United States -- Politics and government -- 1841-1845.
Found in 7 Collections and/or Records:
A. J. Donelson of Nashville, Tennessee wrote this letter to General John McCalla in Lexington, Kentucky to invite him to attend a mass meeting on August 15, 1844. Donelson hopes McCalla will speak about Mr. Clay and bring Bullock and other young men who like to speak in a good cause. A typed transcript is included with the letter.
This collection contains a letter from Aaron V. Brown to Peter Vroom, August 24, 1842, written while Brown was serving his second term in the House of Representatives. In the letter, Brown discusses the current political situation in Washington before Congress breaks for summer recess.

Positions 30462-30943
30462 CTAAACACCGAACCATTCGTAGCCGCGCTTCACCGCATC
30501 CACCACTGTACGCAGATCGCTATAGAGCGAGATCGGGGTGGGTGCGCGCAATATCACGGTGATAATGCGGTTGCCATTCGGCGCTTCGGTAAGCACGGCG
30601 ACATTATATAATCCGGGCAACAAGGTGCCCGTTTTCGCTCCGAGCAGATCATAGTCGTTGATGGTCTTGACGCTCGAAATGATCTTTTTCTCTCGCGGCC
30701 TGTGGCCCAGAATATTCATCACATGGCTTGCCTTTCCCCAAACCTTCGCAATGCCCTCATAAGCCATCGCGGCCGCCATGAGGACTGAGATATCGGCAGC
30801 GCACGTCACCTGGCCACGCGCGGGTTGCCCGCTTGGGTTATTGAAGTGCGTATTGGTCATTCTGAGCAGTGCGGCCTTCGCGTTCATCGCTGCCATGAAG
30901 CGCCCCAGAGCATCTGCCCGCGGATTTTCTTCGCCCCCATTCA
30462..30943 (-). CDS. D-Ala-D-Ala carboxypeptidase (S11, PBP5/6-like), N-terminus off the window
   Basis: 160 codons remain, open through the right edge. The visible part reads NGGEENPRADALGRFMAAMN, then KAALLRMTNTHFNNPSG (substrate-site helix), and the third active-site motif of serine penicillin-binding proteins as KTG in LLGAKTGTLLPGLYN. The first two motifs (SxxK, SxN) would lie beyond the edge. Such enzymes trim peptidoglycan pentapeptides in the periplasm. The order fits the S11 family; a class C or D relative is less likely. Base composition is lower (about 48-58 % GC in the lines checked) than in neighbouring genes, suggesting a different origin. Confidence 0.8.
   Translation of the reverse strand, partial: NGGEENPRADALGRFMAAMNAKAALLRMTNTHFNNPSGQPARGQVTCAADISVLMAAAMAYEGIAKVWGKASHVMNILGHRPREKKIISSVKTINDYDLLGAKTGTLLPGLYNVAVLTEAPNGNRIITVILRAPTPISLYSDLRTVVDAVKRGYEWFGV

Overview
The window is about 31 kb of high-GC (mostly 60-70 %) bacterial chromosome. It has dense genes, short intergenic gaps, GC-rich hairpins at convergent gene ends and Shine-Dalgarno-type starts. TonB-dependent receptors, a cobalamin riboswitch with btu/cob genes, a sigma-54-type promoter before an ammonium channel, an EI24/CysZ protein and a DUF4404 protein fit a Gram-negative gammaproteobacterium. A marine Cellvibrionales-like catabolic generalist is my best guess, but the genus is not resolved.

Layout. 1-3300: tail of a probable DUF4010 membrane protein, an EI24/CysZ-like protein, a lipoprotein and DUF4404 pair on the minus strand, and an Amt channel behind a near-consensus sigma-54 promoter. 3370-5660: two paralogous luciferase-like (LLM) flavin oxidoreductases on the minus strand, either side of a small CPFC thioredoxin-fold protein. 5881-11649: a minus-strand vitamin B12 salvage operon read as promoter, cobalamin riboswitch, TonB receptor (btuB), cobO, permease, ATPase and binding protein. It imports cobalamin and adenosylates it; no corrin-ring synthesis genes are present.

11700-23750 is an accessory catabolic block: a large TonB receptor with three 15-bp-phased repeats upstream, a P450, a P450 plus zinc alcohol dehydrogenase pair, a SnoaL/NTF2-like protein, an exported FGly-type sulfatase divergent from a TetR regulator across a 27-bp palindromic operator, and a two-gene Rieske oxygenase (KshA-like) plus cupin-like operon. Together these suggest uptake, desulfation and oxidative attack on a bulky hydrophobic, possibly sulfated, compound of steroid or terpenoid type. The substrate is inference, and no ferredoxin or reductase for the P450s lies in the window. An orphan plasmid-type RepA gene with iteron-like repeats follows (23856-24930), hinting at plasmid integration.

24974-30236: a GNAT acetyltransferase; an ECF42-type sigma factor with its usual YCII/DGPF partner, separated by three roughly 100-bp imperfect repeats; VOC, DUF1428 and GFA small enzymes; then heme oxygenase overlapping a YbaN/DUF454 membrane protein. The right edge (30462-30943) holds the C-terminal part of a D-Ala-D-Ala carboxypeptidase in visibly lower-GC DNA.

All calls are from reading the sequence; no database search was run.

Two of these letters, both addressed to an unknown recipient, concern subscriptions to the Weekly Globe. The third (dated 1843) is addressed to John H. Caustine and concerns fees for dealing with spoliation claims.
Gideon J. Pillow (then in Columbia, Tennessee) wrote this letter to Reah Frazier in Lancaster, Pennsylvania. In it, Pillow discusses the possible outcomes of a recent election.
In this 1841 letter to David Burford, James Polk asks Burford to reconsider his decision to abandon his political aspirations and discusses the general political situation in Tennessee.
In this letter (marked Private) to W. I. Whitthorne, S. H. Laughlin discusses local and national politics. He touches on the possible adjournment of the U. S. House of Representatives, the state of the Native American Democratic ticket and the Whig Party, and his own efforts to promote the Democratic Party and fight the Whigs in Tennessee. He ends with a plea for funds to support his work.